Friday, September 4, 2015

GAMEDAY BREAKDOWN: A look at Saturday’s Kansas-South Dakota State football game

Kansas defensive end Damani Mosby tries to make his way around a blocker during practice, Thursday, Aug. 20, 2015.

Kansas defensive end Damani Mosby tries to make his way around a blocker during practice, Thursday, Aug. 20, 2015.


South Dakota State (0-0) at Kansas Jayhawks (0-0)

11 a.m. Memorial Stadium — Game-time forecast: 84 degrees, partly cloudy, 0 percent chance for rain, winds 11 mph from the south — TV: FOX Sports Net (WOW! channels 36, 236)

Head over to for our new-look live game blog coverage and follow the staff on Twitter: @KUSports @mctait @TomKeeganLJW and @bentonasmith

Keys for Kansas

1 Bring the heat

South Dakota State quarterback Zach Lujan has some experience and is a smart player who rarely puts himself in bad positions. That means it’s up to the Jayhawks’ defensive front to force him into mistakes. We’ve heard all offseason about the talent of defensive ends Damani Mosby, Anthony Olobia, Ben Goodman, T.J. Semke and Dorance Armstrong, and now it’s time for KU defensive coordinator Clint Bowen to unleash them and let them get after Lujan. SDSU surrendered 34 sacks to opponents during the 2014 season — more than twice what its defense collected — and the speed, strength and size of KU’s five-headed pass-rushing monster could create problems for Lujan and the guys protecting him.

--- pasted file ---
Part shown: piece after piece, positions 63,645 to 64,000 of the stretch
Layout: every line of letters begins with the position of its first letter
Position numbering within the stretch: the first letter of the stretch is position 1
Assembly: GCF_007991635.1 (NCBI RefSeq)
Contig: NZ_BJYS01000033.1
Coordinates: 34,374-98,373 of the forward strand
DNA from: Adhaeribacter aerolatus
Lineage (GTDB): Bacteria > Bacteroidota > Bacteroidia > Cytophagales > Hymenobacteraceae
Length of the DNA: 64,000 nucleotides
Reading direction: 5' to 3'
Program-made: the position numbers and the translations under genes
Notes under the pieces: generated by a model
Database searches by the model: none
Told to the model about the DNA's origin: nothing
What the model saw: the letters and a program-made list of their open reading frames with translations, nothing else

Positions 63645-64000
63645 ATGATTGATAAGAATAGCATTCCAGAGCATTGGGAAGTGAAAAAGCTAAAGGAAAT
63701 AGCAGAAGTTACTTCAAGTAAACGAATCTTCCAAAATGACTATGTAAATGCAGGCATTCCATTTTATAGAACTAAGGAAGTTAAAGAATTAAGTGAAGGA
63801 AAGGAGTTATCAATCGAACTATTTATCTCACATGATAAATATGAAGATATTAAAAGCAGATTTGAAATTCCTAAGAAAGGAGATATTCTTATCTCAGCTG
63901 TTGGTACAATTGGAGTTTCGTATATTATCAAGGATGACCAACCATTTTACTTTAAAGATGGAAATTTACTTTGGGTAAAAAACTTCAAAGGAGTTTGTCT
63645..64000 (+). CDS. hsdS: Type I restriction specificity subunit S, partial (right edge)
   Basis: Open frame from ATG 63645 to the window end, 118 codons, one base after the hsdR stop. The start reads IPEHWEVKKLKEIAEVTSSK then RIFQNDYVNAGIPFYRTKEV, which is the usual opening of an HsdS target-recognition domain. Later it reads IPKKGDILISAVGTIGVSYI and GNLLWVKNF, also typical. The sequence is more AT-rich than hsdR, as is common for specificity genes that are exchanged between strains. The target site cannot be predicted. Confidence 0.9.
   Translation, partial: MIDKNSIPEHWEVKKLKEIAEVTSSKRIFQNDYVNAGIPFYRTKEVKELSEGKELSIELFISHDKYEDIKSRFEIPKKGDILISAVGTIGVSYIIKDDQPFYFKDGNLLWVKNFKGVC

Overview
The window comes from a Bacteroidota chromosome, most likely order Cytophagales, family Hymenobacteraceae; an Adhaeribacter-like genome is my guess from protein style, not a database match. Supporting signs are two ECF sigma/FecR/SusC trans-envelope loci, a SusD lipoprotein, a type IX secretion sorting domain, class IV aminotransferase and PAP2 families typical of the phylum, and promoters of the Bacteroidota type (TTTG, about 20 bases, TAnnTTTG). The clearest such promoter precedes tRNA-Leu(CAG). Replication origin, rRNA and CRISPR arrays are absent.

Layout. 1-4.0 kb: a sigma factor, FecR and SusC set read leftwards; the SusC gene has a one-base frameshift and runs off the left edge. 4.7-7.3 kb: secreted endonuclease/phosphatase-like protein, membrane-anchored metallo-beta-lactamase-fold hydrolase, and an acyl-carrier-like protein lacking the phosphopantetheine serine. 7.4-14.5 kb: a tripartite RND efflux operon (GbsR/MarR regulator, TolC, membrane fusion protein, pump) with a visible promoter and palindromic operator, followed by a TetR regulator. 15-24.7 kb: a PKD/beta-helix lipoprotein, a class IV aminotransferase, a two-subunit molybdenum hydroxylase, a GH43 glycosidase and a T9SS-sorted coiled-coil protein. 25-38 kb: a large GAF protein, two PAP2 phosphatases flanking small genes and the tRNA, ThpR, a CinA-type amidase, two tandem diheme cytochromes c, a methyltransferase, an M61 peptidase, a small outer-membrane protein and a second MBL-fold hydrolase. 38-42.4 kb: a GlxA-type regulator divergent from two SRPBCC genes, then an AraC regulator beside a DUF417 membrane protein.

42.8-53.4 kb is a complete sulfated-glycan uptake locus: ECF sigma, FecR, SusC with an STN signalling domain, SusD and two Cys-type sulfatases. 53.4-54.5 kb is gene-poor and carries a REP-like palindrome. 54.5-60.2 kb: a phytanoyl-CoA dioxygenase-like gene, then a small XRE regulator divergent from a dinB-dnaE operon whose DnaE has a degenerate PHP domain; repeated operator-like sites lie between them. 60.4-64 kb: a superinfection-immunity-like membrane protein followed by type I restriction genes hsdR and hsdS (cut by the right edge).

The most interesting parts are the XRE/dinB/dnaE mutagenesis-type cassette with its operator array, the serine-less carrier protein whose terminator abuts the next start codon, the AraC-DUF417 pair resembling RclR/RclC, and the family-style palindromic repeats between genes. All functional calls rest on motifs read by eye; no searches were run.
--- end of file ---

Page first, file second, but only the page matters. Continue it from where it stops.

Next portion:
2 Stop the run


South Dakota State head coach John Stiegelmeier watches the clock during the second quarter of an NCAA college football game against Missouri Saturday, Aug. 30, 2014, in Columbia, Mo. (AP Photo/L.G. Patterson)

In recent years, SDSU coach John Stiegelmeier has shown a fondness for handing off the football and letting his running backs dominate games. A big reason for that was the presence of current Detroit Lions RB Zach Zenner, who rumbled for 186 yards on 23 carries, including a 99-yard TD, against the Jayhawks in the 2012 season opener. With Zenner gone, the Jackrabbits’ rushing attack is not quite as potent, but that will not stop Stiegelmeier and company from trying to win the line of scrimmage and set up the pass by establishing the run. If KU can prevent SDSU from picking up big chunks and moving the chains with the ground game, that will only make things easier on the Kansas pass-rushers and, therefore, tougher on South Dakota State’s passing attack. “They run the football really, really well,” KU coach David Beaty said. “Because of that, they do a good job of play-action passing. ... I think they do a great job with what they do schematically both offensively and defensively.”

3 Match SDSU’s toughness

For the past several months, it has been brothers and teammates and friends on the other side of the line of scrimmage for the KU football players. And human nature dictates it’s just not as much fun to pound your pal into oblivion. Add to that the fact that the main focus of KU’s camp was about installing an up-tempo offense and playing fast, and you have to wonder where KU is at in terms of toughness entering Week 1. Both Beaty and offensive coordinator Rob Likens said they expected the Jackrabbits to be extremely physical in the opener, and if KU is unable to handle that and match or even exceed it, that could spell trouble for the home team. “They’re tough,” Likens said. “Those guys are gonna hit you. They’re gonna bend your face mask. It’s not gonna be a ride in the park. They’re gonna come and hit you.”

Mega Matchup: South Dakota State WR Jake Wieneke vs. the KU secondary